Pollen Extract Eases Hot Flashes
Femal, an extract derived from the pollen of different grasses, may be useful for relieving hot flashes associated with menopause, according to the journal Climacteric (2005;8:162–70).
A woman is considered to have gone through menopause if one year has passed since her last menstrual period, usually at about age 50. This natural transition can be accompanied by some unpleasant symptoms—hot flashes, insomnia, difficulty concentrating, fatigue, and decreased libido—which may interfere with quality of life for several years around the time of menopause.
Until recently, hormone replacement therapy was used extensively to relieve menopausal symptoms. Concern over increases in the rates of breast cancer and cardiovascular disease among hormone replacement therapy users, however, has prompted the search for safer alternatives.
Femal is a standardized combination of the pollen and flowering parts of members of the grass family. The formula eases premenstrual syndrome, and preliminary studies suggest that it may also be useful for menopausal symptoms.
The new study investigated the effect of Femal in 54 menopausal women suffering from hot flashes. Two times per day for three months, the women were given either a placebo or two tablets of Femal containing a total of 80 mg of pure pollen extract and 240 mg of combined pollen and pistil (a part of the grass flower) extract. The participants kept a daily record of their hot flashes. They also met one time each month with a researcher to give an overall evaluation of their hot flashes and other symptoms, including vaginal dryness, urinary incontinence, joint pain, tiredness, depression, mood swings, irritability, heart palpitations, sleep disturbances, changes in sex drive, vaginal bleeding, dizziness, and headaches. Blood samples were taken before and at the end of treatment to measure hormone levels and to assess the safety of the supplement.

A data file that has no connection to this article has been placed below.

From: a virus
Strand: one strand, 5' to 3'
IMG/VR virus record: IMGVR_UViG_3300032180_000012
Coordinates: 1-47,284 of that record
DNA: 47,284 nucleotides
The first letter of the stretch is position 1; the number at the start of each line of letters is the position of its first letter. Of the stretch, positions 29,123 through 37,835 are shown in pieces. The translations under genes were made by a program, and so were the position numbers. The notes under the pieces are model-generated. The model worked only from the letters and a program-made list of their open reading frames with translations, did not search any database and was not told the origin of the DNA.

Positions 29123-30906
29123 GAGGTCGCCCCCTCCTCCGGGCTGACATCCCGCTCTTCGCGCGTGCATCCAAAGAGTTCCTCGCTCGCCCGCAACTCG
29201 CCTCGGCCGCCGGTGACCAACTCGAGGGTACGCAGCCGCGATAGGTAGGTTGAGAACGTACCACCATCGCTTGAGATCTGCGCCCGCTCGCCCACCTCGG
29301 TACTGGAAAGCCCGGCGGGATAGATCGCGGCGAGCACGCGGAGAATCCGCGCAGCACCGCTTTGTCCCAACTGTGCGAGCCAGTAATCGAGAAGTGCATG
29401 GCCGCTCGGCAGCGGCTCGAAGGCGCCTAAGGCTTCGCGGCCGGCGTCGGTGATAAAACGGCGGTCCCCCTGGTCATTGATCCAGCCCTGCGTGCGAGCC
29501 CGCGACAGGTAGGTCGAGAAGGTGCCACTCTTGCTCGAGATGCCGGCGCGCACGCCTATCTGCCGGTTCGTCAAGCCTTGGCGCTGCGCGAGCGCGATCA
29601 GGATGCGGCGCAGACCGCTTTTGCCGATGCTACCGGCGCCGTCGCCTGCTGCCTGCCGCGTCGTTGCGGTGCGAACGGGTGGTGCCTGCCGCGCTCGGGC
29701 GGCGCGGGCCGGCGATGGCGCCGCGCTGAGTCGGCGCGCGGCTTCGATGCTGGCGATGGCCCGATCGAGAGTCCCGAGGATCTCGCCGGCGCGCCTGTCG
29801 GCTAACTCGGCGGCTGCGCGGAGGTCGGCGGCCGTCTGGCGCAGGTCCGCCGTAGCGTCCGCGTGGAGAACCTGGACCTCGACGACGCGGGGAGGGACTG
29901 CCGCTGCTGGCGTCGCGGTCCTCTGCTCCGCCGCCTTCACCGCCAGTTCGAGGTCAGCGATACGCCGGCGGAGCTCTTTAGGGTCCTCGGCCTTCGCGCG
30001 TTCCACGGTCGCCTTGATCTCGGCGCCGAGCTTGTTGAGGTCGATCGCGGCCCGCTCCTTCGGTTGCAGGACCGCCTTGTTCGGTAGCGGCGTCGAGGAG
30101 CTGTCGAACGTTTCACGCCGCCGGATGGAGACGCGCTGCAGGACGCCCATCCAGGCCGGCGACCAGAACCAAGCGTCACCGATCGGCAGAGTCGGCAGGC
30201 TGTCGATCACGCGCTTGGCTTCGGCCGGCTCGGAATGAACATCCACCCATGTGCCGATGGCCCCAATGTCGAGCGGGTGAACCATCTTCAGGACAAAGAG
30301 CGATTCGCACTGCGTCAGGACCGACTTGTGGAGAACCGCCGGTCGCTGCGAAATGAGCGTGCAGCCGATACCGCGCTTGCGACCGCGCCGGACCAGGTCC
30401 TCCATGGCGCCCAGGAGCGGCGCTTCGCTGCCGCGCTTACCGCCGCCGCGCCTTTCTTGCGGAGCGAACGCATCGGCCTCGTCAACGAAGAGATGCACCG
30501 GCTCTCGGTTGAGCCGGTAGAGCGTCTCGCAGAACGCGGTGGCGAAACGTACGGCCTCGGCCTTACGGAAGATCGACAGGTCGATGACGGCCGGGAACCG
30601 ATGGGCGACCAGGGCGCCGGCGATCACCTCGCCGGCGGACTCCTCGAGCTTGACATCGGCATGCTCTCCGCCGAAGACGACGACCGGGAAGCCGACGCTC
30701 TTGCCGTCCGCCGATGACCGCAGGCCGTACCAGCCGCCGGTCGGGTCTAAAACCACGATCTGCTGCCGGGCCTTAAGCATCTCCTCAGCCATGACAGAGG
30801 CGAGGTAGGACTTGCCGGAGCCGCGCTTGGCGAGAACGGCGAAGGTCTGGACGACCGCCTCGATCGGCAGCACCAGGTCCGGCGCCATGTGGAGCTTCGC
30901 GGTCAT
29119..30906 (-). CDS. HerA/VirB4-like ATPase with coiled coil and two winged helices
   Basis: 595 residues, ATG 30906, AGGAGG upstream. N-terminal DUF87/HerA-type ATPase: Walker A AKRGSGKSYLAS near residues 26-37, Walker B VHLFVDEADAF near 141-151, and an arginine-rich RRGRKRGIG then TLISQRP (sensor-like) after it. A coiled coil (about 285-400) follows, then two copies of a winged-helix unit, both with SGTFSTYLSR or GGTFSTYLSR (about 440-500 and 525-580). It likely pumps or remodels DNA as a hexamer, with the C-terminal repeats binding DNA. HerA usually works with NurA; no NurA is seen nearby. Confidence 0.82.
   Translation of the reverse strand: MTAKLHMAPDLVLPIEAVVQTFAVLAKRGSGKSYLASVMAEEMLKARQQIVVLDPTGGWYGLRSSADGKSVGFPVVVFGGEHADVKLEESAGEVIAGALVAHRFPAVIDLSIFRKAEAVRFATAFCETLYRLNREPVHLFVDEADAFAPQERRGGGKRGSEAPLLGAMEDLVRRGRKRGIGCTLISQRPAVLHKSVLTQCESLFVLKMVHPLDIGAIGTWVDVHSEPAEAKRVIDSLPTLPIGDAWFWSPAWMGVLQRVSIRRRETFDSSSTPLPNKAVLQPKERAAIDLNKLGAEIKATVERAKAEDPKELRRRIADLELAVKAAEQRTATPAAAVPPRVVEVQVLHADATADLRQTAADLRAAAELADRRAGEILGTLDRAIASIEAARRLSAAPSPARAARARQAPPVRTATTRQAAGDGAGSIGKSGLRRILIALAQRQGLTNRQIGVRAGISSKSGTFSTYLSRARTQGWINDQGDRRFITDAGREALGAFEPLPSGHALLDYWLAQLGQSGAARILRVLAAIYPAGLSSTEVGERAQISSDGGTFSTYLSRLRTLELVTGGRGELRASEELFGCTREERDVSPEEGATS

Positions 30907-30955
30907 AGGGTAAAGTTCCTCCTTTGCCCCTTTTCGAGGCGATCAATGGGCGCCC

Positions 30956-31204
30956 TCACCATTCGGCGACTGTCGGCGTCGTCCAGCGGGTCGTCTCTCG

After two months of treatment, the women taking Femal had 23% fewer hot flashes than they did at the start of the study and 38% fewer hot flashes than the women receiving the placebo. Fatigue, dizziness, headaches, irritability, emotional sensitivity, and mood swings all showed significant improvement during treatment and the women taking the Femal rated their overall quality of life as significantly improved. Few side effects were reported with the use of Femal; two women complained of temporary constipation and one woman complained of nausea.
Blood hormone levels and the symptoms of vaginal dryness and bleeding were not affected by Femal supplementation. Based on this, and on information derived from previous studies, the researchers judged that Femal does not have hormonal activity in the body.
The results of this study suggest that Femal is useful for treating hot flashes and other symptoms of menopause. Its lack of hormonal effects makes it a good candidate for women who are at high risk for certain hormone-sensitive cancers, such as breast or uterine cancer; however, more studies are needed to confirm its safety and effectiveness.
Kimberly Beauchamp, ND, earned her bachelor’s degree from the University of Rhode Island and her Doctorate of Naturopathic Medicine from Bastyr University in Kenmore, WA. She cofounded South County Naturopaths in Wakefield, RI. Dr. Beauchamp practices as a birth doula and lectures on topics including whole-foods nutrition, detoxification, and women’s health.
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